I stopped doing art for the most part in college and graduate school, but I took it up again in 1996, after one year of being an English professor, when I thought, I need art in my life! But by then it was something really very different. I had actually looked at a lot of art in the intervening 10 or so years even though I hadn’t been making a lot, and I was ready to pursue this line of artistic inquiry into how Black people are in the world—with Black people as my landscape. So I drew big groups and I did portraits, and I was interested in how few lines you could use to represent someone as clearly of African American descent. And how do you do that without using brown as an identifier, or how do you do that in monochrome, or a limited palette of only oranges and blues? Like my scholarship, I really love the heritage and power of African American community and culture and the way it’s written on our bodies.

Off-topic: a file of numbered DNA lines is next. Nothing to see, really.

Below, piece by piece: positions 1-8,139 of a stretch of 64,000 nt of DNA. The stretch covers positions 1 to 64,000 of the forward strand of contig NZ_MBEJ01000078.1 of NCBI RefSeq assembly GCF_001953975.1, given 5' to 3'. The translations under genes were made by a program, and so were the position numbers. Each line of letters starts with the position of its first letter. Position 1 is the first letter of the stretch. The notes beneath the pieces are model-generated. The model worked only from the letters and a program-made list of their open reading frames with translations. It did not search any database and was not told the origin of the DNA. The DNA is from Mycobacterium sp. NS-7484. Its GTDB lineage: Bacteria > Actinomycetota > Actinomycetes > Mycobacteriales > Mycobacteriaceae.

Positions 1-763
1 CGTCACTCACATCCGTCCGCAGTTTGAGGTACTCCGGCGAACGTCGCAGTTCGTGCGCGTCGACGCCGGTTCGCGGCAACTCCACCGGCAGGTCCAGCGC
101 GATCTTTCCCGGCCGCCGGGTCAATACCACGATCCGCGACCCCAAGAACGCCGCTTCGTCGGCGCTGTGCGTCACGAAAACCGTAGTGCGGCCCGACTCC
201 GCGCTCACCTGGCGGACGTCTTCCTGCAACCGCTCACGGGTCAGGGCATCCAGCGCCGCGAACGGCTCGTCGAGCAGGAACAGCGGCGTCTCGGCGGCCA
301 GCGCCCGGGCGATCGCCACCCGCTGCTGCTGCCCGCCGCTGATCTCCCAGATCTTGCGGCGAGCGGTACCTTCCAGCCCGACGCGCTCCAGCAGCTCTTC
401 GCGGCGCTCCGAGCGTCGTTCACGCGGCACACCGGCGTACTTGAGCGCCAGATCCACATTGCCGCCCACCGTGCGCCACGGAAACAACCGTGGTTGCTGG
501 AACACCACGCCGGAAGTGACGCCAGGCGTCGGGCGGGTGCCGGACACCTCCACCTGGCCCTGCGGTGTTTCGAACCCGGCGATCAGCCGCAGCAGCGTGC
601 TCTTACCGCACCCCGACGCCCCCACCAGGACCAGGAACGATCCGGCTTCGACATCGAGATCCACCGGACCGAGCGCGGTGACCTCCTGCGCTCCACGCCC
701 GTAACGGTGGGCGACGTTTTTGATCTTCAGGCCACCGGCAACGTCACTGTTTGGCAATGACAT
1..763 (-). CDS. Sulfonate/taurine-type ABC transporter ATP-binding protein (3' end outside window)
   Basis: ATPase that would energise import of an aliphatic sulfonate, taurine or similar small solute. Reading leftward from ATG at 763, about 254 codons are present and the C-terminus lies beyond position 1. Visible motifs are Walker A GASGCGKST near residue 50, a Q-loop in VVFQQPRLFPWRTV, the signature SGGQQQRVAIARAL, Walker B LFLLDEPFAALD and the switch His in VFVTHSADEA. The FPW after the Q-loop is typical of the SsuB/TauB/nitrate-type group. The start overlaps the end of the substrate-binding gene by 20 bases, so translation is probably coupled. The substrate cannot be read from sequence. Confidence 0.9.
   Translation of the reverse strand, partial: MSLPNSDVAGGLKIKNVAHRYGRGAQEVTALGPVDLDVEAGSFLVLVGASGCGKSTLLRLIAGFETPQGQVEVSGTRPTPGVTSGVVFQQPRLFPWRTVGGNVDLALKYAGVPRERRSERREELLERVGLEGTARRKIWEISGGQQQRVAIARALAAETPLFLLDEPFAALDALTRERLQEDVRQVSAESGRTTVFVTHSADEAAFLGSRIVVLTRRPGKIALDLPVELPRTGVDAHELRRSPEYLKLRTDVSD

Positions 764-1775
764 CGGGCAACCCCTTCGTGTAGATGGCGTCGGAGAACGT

I think African American women have done a really great job of writing about themselves, of drawing themselves, and articulating what’s powerful. Among African American women artists there’s not as much interest in representing Black men, and so I was engaged by the possibility of a Black woman, who’s not interested in finding a husband, or making sure my Black boys grow up to be empowered (I want Black boys to be empowered, but I don’t have any children), what happens if I look at Black men? What does my gaze bring to the table? At first I thought I would be completely objective, but I learned after 300 drawings that actually I’m not. So it’s been good; I’ve been trying to push myself in other directions.